Banned Abroad: How to Be Safe When Travelling With Medication

Banned Abroad: How to Be Safe When Travelling With Medication

Travelling abroad comes with its own list of considerations but you’d be forgiven for thinking that the risk of imprisonment should not be something topping your list of concerns. When it comes to travelling and carrying medication (essential or elective), recent cautionary tales played out in the press have shown that we should all be far more vigilant about what we are carrying, to where, and under what circumstances. Many medicines which we recognise as completely legal within the UK, may be controlled or illegal in your country of destination and may carry a risk of confiscation, deportation, jail time, or in extreme cases, the death sentence.

Travelling with medication – No two rules

The key here is to recognise that every country is different. No two destinations have exactly the same legislative parameters and what we may regard as completely normal, may be completely restricted elsewhere. Commonly purchased over the counter medications such as Vicks and Sudafed are, for example, prohibited in Japan; in Singapore a license is required for anti-anxiety medication and sleeping pills; and widely used forms of codeine and Tramadol are illegal in many countries including Hong Kong, Greece, and Egypt. From the United Arab Emirates to India, Australia to Greece, the list of medications any visitor is permitted to cross the border with varies enormously. In most instances, it’s understood that travellers will avoid serious consequences when travelling with small amounts limited only to personal use however with lines blurred from country to country, we suggest being hyper vigilant before you travel to avoid any unnecessary complications.

PLAN TO PREVENT

Here are some essential tips to consider before you travel with medication:

Do Your Homework

You know you’re planning to travel. Take the time before you go to consult your doctor on any medications you plan to cross the border with. It can also be helpful to contact the local Embassy of the country you plan to travel to, just to confirm if the medications you hope to bring are permitted or whether they carry any additional requirements.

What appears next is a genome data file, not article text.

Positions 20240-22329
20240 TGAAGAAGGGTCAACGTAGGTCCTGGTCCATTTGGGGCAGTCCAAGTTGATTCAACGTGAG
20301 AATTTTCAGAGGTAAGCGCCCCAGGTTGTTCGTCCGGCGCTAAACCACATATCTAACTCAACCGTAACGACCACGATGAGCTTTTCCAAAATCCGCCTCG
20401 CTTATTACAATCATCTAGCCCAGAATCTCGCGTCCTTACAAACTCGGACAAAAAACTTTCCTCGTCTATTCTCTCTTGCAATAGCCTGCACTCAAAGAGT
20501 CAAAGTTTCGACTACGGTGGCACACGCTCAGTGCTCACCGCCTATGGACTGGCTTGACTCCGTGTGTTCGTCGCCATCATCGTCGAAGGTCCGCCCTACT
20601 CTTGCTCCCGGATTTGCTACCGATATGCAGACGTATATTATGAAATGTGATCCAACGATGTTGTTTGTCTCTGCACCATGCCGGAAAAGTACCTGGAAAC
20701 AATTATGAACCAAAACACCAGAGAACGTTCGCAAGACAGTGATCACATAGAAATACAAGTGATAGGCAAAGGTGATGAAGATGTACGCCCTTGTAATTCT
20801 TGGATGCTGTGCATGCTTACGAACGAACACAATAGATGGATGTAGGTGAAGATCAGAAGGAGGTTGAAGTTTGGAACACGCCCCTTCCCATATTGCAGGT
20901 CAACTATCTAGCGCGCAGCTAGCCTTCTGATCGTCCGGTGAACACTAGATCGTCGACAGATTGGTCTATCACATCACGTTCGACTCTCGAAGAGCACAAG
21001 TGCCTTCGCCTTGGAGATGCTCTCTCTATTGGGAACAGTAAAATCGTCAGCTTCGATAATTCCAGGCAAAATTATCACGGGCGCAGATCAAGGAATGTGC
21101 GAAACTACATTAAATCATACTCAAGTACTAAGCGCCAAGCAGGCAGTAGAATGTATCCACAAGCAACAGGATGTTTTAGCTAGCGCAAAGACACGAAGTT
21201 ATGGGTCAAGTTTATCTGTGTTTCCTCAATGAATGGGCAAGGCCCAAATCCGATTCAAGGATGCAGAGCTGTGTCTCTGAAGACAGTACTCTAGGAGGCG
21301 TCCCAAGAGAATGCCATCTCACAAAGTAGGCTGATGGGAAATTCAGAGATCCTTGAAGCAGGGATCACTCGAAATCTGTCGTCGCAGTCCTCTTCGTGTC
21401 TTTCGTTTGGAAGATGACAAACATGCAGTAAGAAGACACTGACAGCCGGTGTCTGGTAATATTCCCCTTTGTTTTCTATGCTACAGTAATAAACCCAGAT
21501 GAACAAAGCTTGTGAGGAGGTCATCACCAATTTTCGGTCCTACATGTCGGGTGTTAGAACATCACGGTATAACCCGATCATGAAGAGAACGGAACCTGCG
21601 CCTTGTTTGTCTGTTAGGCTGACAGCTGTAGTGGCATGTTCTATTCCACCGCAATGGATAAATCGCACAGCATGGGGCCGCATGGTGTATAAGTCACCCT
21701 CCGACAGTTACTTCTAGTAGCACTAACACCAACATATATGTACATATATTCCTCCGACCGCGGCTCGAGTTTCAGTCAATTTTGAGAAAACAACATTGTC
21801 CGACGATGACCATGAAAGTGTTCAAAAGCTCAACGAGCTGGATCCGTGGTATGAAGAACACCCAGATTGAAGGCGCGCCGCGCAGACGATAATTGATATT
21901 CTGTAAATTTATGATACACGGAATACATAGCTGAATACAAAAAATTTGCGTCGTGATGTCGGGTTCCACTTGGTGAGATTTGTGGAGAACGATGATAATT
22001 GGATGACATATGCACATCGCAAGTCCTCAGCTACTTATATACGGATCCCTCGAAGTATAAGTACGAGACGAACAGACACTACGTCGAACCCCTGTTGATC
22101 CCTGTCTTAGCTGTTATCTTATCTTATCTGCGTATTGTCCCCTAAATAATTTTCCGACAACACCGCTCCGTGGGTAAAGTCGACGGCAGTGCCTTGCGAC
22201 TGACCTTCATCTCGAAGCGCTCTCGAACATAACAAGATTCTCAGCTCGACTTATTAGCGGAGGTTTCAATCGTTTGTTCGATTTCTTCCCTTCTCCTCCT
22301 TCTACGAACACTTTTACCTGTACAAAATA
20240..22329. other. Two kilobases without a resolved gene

Paper Trail

Assume you need everything. Bring copies of every prescription and make sure the name on the prescription matches the full name on the passport or ID you are carrying. If at all possible, ask your Doctor for a confirmatory letter, listing your name, the medications prescribed, specific dosage and why you require them. A bonus here would be to have your papers translated into the destination language but that won’t always be necessary.

Be Your Own Expert

Make sure you understand what it is exactly you’re bringing with you. You might know the brand name of your medication but do you know what it contains? It’s these internal ingredients that you need to check on. Cross check the ingredients of your medications with the list of prohibited medications in the location you are travelling to.

Make It Simple

Be clear and don’t hide anything. Organise your medications into their original marked containers, or decant into clear labelled plastic containers and keep them with you in your carry-on luggage. Do not try to secrete them and ensure that every medication has your name, prescription, and dosage listed.

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